Engineering jobs in consulting sector in decline
But the demand for technical staff is rising
EMPLOYMENT in the consulting engineering industry declined by 4 percent year-onyear in the second half of last year to an estimated 23 349 jobs.
However, the number of firms looking for engineers increased to 44.9 percent from 32 percent in the previous six months and 40 percent in the last six months of 2015, according to the latest biannual economic and capacity survey conducted by Consulting Engineers South Africa (Cesa).
The survey report said there was also a notable increase in demand for other technical staff to 72 percent in the second half of last year from 38 percent in the previous six months and 4 percent in December 2015.
Fee earnings in the last six months of last year rose by 1 percent compared to the first half of the year but were lower than the expected 6 percent increase in the previous survey.
Survey respondents also expect earnings to drop by 7 percent in the first six months of this year compared to the previous six months.
Chris Campbell, the chief executive of Cesa, said yesterday that considering the trends in the industry, there were indications that earnings had reached an upper turning point with a softer growth outlook in the medium term for the industry.
“Business confidence levels first need to be restored to encourage higher levels of investment and kick start the beleaguered South African economy,” he said.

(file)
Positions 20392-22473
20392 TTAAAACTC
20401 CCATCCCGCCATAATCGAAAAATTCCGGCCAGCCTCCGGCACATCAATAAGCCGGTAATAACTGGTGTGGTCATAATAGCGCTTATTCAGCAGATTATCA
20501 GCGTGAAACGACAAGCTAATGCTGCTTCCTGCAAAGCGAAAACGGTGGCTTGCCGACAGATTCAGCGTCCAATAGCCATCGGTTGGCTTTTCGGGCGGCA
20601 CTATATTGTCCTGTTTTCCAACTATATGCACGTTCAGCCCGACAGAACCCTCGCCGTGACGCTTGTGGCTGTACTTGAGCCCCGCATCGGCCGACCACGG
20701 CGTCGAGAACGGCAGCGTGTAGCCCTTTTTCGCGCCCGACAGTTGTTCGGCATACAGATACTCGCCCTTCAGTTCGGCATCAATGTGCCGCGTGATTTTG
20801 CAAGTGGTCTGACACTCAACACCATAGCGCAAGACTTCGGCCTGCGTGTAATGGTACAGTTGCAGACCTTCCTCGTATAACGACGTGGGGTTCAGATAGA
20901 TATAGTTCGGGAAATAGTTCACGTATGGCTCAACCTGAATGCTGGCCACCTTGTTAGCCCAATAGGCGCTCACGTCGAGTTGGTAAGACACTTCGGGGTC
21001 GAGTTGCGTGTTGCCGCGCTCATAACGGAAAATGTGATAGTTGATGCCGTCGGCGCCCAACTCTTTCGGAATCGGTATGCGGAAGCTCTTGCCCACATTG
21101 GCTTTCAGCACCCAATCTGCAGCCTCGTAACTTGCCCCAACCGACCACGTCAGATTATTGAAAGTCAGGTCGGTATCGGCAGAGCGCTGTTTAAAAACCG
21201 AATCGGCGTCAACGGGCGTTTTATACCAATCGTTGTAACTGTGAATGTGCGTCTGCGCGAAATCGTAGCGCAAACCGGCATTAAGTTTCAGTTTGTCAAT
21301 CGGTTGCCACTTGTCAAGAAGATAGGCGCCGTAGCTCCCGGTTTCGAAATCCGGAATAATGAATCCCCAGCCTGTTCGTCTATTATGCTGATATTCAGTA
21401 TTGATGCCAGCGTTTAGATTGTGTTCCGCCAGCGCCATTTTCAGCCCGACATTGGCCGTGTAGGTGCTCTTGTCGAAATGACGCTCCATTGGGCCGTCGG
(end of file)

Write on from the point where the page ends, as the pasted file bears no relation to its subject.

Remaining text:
Campbell said service delivery, especially at municipal level, remained a critical burning issue, but the consulting engineering industry was threatened by incapacitated local and provincial governments.
As major clients to the industry, it was important that these institutions became more effective and proactive in identifying needs and priorities and more efficient in project implementation and management.
Payment remains a serious issue for the industry, with an estimated R6 billion in earnings currently outstanding after the 90-day period.
This is despite the percentage of fees outstanding for longer than 90 days as a percentage of total estimated income moderating to an average of 23.1 percent in December from 25 percent in the first six months of last year.
The survey report said foreign clients accounted for 61 percent of earnings outstanding for longer than 90 days, followed by the private sector (30 percent), local authorities (4 percent), state owned enterprises (2.2 percent), provincial government (1.4 percent) and central government (1 percent).
The public sector remains the most important client to the industry, with the combined contribution increasing to 67 percent in the last six months of last year from 58 percent in the previous six months. This was largely driven by the notable higher contribution by central government to 10 percent from 4 percent in the previous six months and 5.9 percent the second half of 2015.
The contribution to fee earnings by the private sector fell to 33 percent in the last six months of last year from 41 percent in the previous half year.
The survey report said this was the lowest contribution by the private sector since the June 2004 survey and well below the two-year and five-year average.